I have seen many CIOs lose their jobs because of technological innovations which were ill conceived and ill timed, and which eventually went sour. I have also seen many CIOs who should have lost their jobs for roughly the same reasons. Reasons differ for these ill fated projects: poor project management; lack of stress testing, simulating production volumes; insufficient quality resources assigned from the business; and technology that just wasn’t ready for prime time. How then does a CIO know if an emerging technology will pay off in business benefits or whether it will be a leap into the abyss?
When asked about this, I like to draw on Geoffrey A. Moore’s model described in his book “Crossing the Chasm”. This presents the technology lifecycle, from the developer’s point of view, demonstrating the critical point where a product will either catch on and ultimately be successful in the marketplace or fall into a chasm with many others. From the CIO’s perspective, it demonstrates that the early marketplace is occupied by the technology pioneers (those who will try anything that looks neat) and the early adopters (those that see significant business advantage from the new product). This early market, however, is limited and far from mainstream. At this point, the product has reached the brink of the chasm and will either successfully cross it, at which point it catches on for huge market potential, or will fall into the abyss, eventually disappearing from the radar screen.
As a base line, the developer has to be able to demonstrate to the marketplace that the product is robust and ready for production volumes. Equally as important, however, is the need to demonstrate that the product is the emerging standard in the particular market niche the developer is trying to address. Finally the product cannot stray too far from industry standard interfaces to commercial platforms. From the CIO’s point of view, all of these considerations are key in keeping his organization in the technology “sweet spot”.
As an example on the negative side, the early adopters of Beta video technology lost their investments as the sponsors of VHS protocols (supposedly an inferior technology) convinced the marketplace it was the emerging standard in this niche. On the positive side, RIM managed to maneuver its products into becoming the industry standard in mobile collaborative computing, essentially driving the definition of protocols to support that business. Here the early adopters’ investments paid off as Blackberries successfully crossed the chasm to be embraced by a large number of users.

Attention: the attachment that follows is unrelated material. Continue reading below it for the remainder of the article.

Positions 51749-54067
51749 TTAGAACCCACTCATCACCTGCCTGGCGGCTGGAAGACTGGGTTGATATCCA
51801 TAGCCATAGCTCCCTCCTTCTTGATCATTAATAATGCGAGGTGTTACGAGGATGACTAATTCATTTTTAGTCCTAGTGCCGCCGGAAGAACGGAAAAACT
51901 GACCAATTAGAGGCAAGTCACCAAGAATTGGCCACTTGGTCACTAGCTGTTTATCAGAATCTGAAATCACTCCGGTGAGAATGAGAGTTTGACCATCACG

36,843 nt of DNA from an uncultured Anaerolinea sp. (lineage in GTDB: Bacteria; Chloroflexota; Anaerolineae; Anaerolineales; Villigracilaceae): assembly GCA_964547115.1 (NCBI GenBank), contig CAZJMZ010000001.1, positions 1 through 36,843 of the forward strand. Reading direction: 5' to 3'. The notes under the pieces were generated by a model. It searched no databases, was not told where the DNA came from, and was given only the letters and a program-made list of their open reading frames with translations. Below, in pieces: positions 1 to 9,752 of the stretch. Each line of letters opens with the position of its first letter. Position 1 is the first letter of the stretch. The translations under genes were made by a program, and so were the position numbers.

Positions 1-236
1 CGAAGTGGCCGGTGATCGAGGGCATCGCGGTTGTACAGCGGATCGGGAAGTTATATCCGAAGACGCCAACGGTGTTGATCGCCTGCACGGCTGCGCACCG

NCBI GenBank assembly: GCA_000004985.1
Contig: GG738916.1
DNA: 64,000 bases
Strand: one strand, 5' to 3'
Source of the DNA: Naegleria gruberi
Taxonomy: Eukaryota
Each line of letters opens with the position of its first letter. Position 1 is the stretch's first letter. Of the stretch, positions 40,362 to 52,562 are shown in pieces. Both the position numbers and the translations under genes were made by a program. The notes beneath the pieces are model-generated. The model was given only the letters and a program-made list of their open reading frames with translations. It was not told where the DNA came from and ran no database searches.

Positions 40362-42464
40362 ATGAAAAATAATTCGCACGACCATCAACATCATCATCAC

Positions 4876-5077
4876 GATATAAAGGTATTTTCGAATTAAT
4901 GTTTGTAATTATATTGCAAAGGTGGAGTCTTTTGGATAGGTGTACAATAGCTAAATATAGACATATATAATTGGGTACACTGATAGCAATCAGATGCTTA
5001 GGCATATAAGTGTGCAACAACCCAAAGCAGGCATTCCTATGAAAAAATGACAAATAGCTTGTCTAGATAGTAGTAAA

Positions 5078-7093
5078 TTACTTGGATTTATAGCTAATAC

When to be an early adopter
How does one determine when it might be worthwhile to buck the mainstream and be one of the early adopters of an emerging technology? What are the decision criteria needed to support such a venture? First, the business case supporting the technology must be significant, otherwise the benefits may be swamped by the risks. Next, the technology and its risks have to be evaluated in terms of skills required for product implementation and support and project management experience for the unknowns involved in innovation. There must be business commitment to success, and as well, allowances must be made in project financing for things going wrong. Finally, there is no substitute for a proof of concept or pilot program. Key to this is the simulation of production loads and a serious attempt to make the product fail, followed by rigorous post mortems to see if the product can be resurrected for prime time. If all these risks can be mitigated then there is a good chance for business success from this technological innovation.
For the most part, you want to keep your organization in the technology sweet spot. There are times, however, when you might want to be different – to seize the prize of business advantage through technological innovation in your industry. Do it wisely!
–Graham J. McFarlane, P.Eng., ISP, FCMC is a consultant who has worked with IT management, both in Canada and internationally, since 1978, focusing on improving IT effectiveness. Prior to this, he spent ten years with IBM Canada.